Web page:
My favorite work at the show was by Katherine Park. She creates these amazingly complex and original surrealistic sculptural furniture. Although it is museum quality (in design and craft) she is still below the radar. I didn't get a chance to interview her and find out more about her history, but you can see from her resume that she hasn't shown much and that she isn't currently represented by a gallery. It looks like she has taken a break and is just getting back into promoting her work. Amazing stuff though. She has an undergraduate degree from the Rhode Island School of Design and a masters from the Rochester Institute of Technology School of American Crafts - and it shows.

"As the Deer Pants for Water" and Untitled (clock)
©Katherine Park

"As the Deer Pants for Water" (close-up)
©Katherine Park

"The Kingdom will Come" (writing desk)
©Katherine Park

There were also a few people at the show who were showing off beautiful wood in its almost natural state. Both Jeffrey Oh and David Stine had enormous slabs of walnut. They both also used butterfly key joinery to stabilize cracks -- Jeffrey with contrasting/highlighting bird's-eye maple protuding from the surface, David with flush walnut butterflies. Wood is art and both of them did a great job of highlighting its natural beauty.

Jeffrey's slab is Bastogne Walnut, an extremely rare natural cross between California Claro Walnut and California English Walnut. He got it from Talarico Hardwoods and said he hasn't paid for it yet, the purchaser can pay for the slab directly from the retailer and Jeffrey will add his time into the cost. The purchaser can also decide what he wants to do with the slab - table? counter top? wall sculpture?. He said it sells for $100/board-foot or around $4600. Pricey stuff but truly amazing.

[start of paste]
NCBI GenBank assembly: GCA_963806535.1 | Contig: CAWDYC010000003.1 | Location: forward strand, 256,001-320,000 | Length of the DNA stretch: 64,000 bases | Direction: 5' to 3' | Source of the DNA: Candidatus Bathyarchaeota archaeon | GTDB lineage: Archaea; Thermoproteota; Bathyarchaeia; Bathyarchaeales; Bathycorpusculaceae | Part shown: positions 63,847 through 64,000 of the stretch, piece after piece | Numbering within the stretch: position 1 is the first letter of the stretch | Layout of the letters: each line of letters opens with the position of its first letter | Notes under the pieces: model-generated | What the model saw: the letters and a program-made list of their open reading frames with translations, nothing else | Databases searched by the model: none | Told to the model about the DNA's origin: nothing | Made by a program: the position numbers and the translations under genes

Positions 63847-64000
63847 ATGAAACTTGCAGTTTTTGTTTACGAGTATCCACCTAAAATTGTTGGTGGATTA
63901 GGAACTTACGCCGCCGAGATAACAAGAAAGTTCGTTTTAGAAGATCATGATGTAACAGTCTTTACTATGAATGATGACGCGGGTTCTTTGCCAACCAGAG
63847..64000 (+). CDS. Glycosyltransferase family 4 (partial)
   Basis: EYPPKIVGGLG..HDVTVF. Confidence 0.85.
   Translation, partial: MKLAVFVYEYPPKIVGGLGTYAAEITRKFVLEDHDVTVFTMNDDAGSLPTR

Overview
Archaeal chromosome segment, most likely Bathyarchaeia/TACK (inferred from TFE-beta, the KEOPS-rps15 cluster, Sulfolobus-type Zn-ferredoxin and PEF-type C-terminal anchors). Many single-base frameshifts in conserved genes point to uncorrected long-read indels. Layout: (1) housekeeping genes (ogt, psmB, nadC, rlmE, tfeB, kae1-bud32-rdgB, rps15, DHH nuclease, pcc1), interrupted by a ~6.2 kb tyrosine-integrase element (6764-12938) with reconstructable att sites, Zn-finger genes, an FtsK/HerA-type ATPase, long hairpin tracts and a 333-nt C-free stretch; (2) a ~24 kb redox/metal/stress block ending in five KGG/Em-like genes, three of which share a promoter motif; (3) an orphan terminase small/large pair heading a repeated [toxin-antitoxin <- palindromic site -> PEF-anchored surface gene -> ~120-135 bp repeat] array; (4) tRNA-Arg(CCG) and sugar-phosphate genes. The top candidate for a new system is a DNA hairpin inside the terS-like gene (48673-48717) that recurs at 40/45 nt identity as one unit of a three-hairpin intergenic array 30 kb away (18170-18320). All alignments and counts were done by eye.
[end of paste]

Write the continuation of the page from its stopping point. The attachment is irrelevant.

Bastogne Walnut
©Jeffrey Oh
Bastogne Walnut
©Jeffrey Oh (close-up)

David Stine's walnut slab is about 9 feet by 4 feet and comes from somewhere in the 360 acre wood lot he manages sustainably from his family's old dairy farm. He harvests, mills, and kiln dries the lumber himself. This table has a convenient whole in the middle so that you can pass scraps to the dog without sliding your hands under the table. The base is made with knock down pegs so it is easy to move around as long as you are comfortable swinging around 150 lb slabs of lumber. David is a big guy and it is clear that he is using woodworking as a substitute for going to the gym.
Lowder Table
©David Stine

Next to my booth was Corwin Butterworth Custom Furniture. His work wavers through the Asian/Shaker/Mission aesthetic. I particularly like his Asian influenced pieces, like this "Four Post Chair". A really great design. He said it was influenced by the rear seats in the Suburu Brat. Apparently, it had handles for the passengers to hang on to like this chair.

"Four Post Chair"
©Corwin Butterworth

Also at the show as Carl Schlerman's company Crimson Asphalt. I especially like this combination of concrete, ash, and spalted maple. Talk about solid furniture. The whole thing probably weights between 350 and 400 lbs. At the same time the tappered legs and slopping top give it a very elegant and welcoming form.
©Carl Schlerman


  1. the paint color looks great with your work on it, i thought about you this weekend, was hoping it went well. glad you are happy with the outcome...wish there had been more people and sales for everyone.